I’m a dog trainer in a retail pet store, and this has its share of shenanigans! The stories and gossips are never-ending! Don’t believe me? Try having a beer with me! I’m a huge fan of dog training classes though, and this article is meant to help you learn what to expect from a group class.
Dog training classes are a clever investment because your dog will learn good behavior and you’ll both have fun. You’re surrounded by like-minded puppy parents who share the euphoria as well as the overwhelm of having a puppy.
But have you ever thought of what the trainer would want you to know before you sign up?
This article is written by Siddhika Bhat, a certified dog trainer, behaviorist and blogger. She is a dog trainer at PetSmart and has a background in training and working with several dogs across multiple countries. You can learn more about her and her training style on her blog, Wag a Bond.
What to expect from group dog training classes
As the name suggests, dog training classes are taught by dog trainers or behaviorists in a group setting.
There are several types of dog training classes such as:
- puppy obedience classes
- Intermediate obedience
- advanced obedience
- agility classes
- behavioral work
- Canine Good Citizen classes
- therapy classes, etc.
Depending on your requirement and training needs, you can enroll accordingly for what your dog is most suitable for.
Do group dog training classes help with aggression?
Dog training classes typically do not cover dog aggression issues, at least not in detail. Here are some other issues that are typically not addressed in detail during a group class:
- separation anxiety
- food aggression
- resource guarding
- excessive herding behavior
- leash or barrier aggression
These complex issues are typically not addressed in the group setting because every dog has different triggers. Each dog will be at a different level when it comes to behavioral problems. Trying to work with it in a group class will lead to nothing but a disaster.
These issues should instead be dealt with one-on-one by a qualified behaviorist or trainer. And you could certainly ask your instructor if this is something she offers outside of class.
What should you expect from a group dog or puppy class?
When you decide to enroll in group dog training classes, it’s important you have the right expectations in mind.
I get several cases regularly where dog owners walk into the class expecting the trainer to wave a magic wand and give them a well-behaved pup by the end of 6 sessions!
Well, let me burst that bubble for you! The training you receive in a class is important, but you must practice at home with your dog many times per week.
7 things to expect from group dog training classes:
1. Dog body language. Recognize basic puppy and dog body language and respond accordingly.
3. Better communication. Be able to communicate with and give directions to your dog in day to day situations.
4. Socialize. Both with other dogs and humans while teaching your dog to focus back on you on command.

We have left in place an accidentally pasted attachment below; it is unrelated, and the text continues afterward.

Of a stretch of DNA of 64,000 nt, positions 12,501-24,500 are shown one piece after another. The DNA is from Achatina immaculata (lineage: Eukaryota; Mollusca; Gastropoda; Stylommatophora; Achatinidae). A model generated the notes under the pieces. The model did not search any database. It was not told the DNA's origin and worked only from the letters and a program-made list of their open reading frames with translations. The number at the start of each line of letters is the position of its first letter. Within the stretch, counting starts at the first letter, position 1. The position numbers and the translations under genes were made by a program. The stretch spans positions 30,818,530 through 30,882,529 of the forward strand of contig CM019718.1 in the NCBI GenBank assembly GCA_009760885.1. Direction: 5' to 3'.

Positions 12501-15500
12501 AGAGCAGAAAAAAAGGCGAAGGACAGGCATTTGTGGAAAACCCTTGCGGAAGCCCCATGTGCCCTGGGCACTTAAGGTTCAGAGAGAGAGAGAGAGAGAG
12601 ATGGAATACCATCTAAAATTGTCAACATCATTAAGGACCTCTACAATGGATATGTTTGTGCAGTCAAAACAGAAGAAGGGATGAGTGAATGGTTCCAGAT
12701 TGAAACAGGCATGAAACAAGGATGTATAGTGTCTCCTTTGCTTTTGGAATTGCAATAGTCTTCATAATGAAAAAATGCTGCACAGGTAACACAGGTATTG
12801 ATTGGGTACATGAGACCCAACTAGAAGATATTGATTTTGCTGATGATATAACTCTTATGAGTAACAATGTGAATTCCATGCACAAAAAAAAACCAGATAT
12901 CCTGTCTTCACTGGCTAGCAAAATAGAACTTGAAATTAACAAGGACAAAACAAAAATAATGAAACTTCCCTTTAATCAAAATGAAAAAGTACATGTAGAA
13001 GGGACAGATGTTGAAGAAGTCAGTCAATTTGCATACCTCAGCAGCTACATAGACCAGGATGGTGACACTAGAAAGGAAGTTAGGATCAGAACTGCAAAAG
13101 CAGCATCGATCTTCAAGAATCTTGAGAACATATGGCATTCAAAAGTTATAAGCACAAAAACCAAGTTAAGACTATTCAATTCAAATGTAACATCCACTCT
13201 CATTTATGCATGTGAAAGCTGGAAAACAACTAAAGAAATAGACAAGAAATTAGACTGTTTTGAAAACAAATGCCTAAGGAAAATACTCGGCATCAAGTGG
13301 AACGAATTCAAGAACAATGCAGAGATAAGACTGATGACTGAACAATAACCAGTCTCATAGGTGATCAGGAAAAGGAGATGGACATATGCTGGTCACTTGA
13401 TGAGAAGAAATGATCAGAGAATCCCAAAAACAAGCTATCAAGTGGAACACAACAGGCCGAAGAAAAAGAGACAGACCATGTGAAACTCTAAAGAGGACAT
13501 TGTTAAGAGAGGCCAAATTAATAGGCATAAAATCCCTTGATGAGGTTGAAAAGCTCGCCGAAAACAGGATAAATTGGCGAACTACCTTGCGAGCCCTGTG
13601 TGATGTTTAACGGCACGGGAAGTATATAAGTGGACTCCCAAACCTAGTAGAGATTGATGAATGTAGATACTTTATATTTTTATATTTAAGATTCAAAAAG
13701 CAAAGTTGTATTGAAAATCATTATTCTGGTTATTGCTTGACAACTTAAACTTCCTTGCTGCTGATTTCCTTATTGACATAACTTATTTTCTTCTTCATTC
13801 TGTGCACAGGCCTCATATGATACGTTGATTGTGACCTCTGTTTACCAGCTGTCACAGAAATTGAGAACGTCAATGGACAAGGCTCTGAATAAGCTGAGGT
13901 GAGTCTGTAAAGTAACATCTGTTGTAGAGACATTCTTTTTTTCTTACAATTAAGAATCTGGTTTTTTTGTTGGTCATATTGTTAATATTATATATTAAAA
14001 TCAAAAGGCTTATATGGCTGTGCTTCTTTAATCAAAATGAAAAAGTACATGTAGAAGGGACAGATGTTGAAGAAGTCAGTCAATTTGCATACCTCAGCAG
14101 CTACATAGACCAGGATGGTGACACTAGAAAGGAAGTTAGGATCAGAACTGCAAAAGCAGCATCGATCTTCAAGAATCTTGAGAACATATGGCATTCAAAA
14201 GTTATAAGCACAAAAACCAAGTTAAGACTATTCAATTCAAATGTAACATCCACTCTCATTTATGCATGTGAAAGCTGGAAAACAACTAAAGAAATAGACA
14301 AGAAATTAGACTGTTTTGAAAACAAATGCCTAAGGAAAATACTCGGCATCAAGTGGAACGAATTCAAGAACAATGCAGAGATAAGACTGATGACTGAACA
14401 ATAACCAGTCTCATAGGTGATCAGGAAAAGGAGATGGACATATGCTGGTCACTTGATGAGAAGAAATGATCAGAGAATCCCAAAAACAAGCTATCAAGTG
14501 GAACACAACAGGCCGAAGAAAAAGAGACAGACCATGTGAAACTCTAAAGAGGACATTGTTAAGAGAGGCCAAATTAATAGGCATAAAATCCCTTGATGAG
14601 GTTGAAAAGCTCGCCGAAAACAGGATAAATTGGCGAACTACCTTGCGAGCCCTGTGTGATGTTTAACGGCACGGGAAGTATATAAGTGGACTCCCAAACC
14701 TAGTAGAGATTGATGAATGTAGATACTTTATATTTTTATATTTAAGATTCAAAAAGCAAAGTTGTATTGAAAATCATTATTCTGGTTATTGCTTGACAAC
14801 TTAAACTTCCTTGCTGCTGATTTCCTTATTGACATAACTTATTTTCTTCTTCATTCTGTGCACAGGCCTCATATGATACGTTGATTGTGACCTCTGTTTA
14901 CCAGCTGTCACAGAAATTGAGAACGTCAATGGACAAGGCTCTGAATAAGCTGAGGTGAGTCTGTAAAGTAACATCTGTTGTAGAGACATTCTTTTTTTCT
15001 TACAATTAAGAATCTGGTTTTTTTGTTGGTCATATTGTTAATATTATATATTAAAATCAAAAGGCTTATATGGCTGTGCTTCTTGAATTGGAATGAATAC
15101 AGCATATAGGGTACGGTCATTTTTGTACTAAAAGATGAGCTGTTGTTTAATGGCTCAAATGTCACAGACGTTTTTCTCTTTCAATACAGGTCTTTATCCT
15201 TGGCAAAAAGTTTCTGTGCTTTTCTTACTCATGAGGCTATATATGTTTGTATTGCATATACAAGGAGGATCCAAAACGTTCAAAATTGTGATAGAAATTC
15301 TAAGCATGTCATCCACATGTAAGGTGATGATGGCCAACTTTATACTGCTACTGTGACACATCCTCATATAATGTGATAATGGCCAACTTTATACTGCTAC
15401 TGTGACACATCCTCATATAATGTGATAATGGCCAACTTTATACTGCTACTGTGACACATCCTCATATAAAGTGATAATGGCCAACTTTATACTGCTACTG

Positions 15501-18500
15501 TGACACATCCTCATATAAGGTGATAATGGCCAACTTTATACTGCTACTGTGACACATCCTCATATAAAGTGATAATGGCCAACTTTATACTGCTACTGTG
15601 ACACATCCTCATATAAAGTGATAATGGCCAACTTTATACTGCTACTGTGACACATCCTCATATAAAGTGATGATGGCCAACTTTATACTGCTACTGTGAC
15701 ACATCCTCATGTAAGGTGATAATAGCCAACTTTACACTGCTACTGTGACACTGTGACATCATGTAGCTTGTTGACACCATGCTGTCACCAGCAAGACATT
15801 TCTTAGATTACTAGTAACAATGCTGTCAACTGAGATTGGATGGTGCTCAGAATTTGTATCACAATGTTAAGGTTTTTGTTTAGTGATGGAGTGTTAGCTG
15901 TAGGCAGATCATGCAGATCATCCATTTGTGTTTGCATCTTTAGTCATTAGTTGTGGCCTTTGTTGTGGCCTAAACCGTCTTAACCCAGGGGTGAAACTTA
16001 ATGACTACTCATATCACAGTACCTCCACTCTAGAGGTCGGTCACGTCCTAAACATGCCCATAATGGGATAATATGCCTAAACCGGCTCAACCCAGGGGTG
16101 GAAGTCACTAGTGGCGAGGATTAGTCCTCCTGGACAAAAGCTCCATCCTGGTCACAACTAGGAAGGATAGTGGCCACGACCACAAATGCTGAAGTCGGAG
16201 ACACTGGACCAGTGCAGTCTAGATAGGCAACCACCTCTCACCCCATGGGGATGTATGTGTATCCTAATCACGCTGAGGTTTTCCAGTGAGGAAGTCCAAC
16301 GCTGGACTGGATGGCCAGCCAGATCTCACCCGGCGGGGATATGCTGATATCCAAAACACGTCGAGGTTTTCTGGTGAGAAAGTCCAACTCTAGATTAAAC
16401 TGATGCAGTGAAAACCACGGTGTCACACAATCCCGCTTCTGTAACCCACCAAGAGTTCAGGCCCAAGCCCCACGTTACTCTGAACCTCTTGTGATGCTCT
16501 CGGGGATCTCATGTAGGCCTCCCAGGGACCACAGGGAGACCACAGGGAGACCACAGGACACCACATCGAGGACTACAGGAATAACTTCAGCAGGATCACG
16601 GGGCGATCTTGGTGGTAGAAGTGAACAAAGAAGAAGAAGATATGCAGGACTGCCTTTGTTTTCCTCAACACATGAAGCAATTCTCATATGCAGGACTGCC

5. Limited personal attention. The trainer cannot give a lot of personal attention to each and every dog and pet parent.
6. Some things take longer than others. Some commands are super easy while some can take time. Never rush into anything.
7. Dogs learn at their own pace. Every puppy or dog is a bit different. Don’t pressure your dog.
Signs your dog is a good fit for group classes
Dog obedience training class is one of the best places to get started with basic obedience training with your dog. It enables your dog to get more confident around people and dogs, at the same time teaches your dog to focus on command.
For a puppy that is comfortable being outdoors and around other people and dogs, I would hands down recommend group classes over a private session. Not only is it cost-effective, but the benefits are totally worthwhile!
If you see these signs in your dog, he is probably a good fit for dog training classes:
- He likes interacting with other dogs
- He’s shy but curious
- He takes his time but eventually settles down in the presence of other dogs
- He’s vocal but you still have control with rewards and focus training
- Your dog is indifferent towards other dogs
- He’s a puppy and has had some kind of positive interaction with dogs before
Sometimes first-timers feel intimidated (both the dogs and the handlers!). Try to keep things positive for your puppy. Remember, the kind of interaction your puppy has with a stimulus for the first time can have lasting impressions.
For example, if your puppy is super shy and he encounters a boisterous pup in the class who jumps all over him, your pup might end up having apprehensions about all dogs. So just be aware of the situation and how your puppy is doing.
See That Mutt’s post: My dog got kicked out of obedience class!
Dogs that are not a good fit for a group class
I have nothing but the utmost respect for people who invest time and effort in training their dogs. However, what appears as fun to you may not be perceived the same by your dog. If you have a dog that’s terrified of other dogs or people, dog training classes might not be the best place for you to start.
If you’re not sure, you can always ask the trainer ahead of time. You could also potentially go and observe a class yourself, without your dog along.
Crowding your dog with other dogs when he’s terrified of them will not magically make him love dogs. It will just get him to the point of aggression a lot faster.